Volunteers with CARA participate in a short before-departure briefing session, and then a longer orientation session on the ground in Texas the Sunday night before they begin a week of service. Attorneys and advocates from CARA oversee the day-to-day operations of volunteers at the detention facility and assign them projects and tasks. One of the most important is explaining to the women who are detained in the facility the process for being released, which involves either a positive decision on a CFI or Reasonable Fear Interview, a process similar to a CFI for those women who have a prior removal/deportation order. Volunteers explain the concept of asylum or other forms of legal protection and help women articulate their claims when they appear without counsel before trained asylum officers. They discuss the role of CARA and the volunteers; assist women to prepare for their interviews; and, if the women receive negative decisions, help them with reviews before the immigration judge. Volunteer attorneys represent women who are eligible for bond at bond determination hearings before an immigration judge.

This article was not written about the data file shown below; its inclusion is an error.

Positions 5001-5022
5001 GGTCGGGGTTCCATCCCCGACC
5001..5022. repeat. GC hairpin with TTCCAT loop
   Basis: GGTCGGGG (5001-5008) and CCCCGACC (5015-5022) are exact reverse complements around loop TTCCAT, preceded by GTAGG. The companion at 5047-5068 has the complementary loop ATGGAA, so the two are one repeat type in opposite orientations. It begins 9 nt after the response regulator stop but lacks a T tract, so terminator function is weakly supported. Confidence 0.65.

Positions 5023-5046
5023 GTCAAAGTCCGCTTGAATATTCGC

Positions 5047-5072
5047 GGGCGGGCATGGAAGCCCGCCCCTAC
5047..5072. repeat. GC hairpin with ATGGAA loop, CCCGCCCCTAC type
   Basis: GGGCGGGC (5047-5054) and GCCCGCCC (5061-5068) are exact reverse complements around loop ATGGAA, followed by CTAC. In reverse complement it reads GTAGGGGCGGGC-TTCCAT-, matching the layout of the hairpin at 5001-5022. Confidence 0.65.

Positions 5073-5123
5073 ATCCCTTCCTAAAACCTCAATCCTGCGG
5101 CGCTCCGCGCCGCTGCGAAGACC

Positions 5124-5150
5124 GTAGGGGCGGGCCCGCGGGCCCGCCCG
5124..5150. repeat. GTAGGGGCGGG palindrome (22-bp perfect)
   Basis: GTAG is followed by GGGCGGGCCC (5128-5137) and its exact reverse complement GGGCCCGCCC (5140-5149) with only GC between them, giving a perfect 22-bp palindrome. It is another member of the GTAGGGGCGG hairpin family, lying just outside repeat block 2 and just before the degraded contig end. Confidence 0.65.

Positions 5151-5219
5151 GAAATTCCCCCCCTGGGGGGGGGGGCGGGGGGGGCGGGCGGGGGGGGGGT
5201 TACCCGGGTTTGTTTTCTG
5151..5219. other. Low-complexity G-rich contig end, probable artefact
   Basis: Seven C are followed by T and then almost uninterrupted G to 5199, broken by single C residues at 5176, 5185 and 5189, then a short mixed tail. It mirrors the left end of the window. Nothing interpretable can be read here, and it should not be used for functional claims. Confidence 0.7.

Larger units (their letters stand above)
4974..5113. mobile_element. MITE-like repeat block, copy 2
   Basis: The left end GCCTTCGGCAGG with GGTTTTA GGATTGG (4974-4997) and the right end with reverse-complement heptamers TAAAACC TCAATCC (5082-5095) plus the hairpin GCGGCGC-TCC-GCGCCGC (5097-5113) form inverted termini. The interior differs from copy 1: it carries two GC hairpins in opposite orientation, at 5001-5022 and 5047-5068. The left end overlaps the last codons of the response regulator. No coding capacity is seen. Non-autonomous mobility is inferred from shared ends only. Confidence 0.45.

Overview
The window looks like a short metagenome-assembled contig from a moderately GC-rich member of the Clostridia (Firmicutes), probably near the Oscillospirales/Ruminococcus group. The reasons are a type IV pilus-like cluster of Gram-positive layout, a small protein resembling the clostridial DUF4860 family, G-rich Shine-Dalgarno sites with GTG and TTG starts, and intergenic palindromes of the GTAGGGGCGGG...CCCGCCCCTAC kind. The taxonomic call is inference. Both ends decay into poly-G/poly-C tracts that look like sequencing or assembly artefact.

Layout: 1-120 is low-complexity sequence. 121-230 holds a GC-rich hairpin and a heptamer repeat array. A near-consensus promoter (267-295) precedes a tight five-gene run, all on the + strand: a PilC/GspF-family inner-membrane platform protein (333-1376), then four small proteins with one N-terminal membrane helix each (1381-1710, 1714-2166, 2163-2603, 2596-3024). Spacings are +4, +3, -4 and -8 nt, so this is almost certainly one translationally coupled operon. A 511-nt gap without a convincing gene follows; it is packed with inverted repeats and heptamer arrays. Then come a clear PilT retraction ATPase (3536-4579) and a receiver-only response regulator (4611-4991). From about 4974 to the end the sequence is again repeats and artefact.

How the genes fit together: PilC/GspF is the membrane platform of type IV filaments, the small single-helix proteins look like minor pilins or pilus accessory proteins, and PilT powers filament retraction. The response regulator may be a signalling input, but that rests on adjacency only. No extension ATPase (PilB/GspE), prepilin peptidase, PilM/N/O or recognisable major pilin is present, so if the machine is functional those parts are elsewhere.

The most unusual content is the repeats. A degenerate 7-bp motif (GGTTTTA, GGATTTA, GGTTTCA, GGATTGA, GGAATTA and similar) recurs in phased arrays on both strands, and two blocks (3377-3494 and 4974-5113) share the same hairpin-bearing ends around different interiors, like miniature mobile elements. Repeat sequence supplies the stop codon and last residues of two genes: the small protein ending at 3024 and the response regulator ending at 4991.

This systemic incarceration and deportation of women and children is a denial of due process rights, and is, quite frankly, inhumane. To be clear, while being granted asylum in the United States is discretionary, the ability to apply for asylum is a right under both U.S. domestic law and international treaty obligations. But this right to apply for asylum does not matter if seeking protection becomes a farce for those facing the incredibly complex world of immigration law without counsel. While the current Obama Administration dithers, detains, and deports mothers and children, as well as unaccompanied children, to Central America, violence in the region escalates and the rule of law continues to deteriorate. Detention has not served its supposed intended deterrent effect, as more individuals attempt to seek protection at the doors of the United States out of desperation over failed policies.
Sadly, many are not aware of the daily detention of asylum-seeking mothers and children on U.S. soil, nor are they aware of the multi-million-dollar industry of private immigration detention facilities profiting from the misery of these displaced individuals. To change this narrative, more people need to speak out in their communities and share what is happening to these brave mothers and children seeking protection and basic dignity in the United States. They can volunteer as pro bono attorneys or legal assistants with the CARA Pro Bono Project in Texas, share their language expertise as interpreter/translators, raise funds to support the legal representation effort, or help by recruiting volunteers from the legal or medical communities. Everyone can help to end family detention.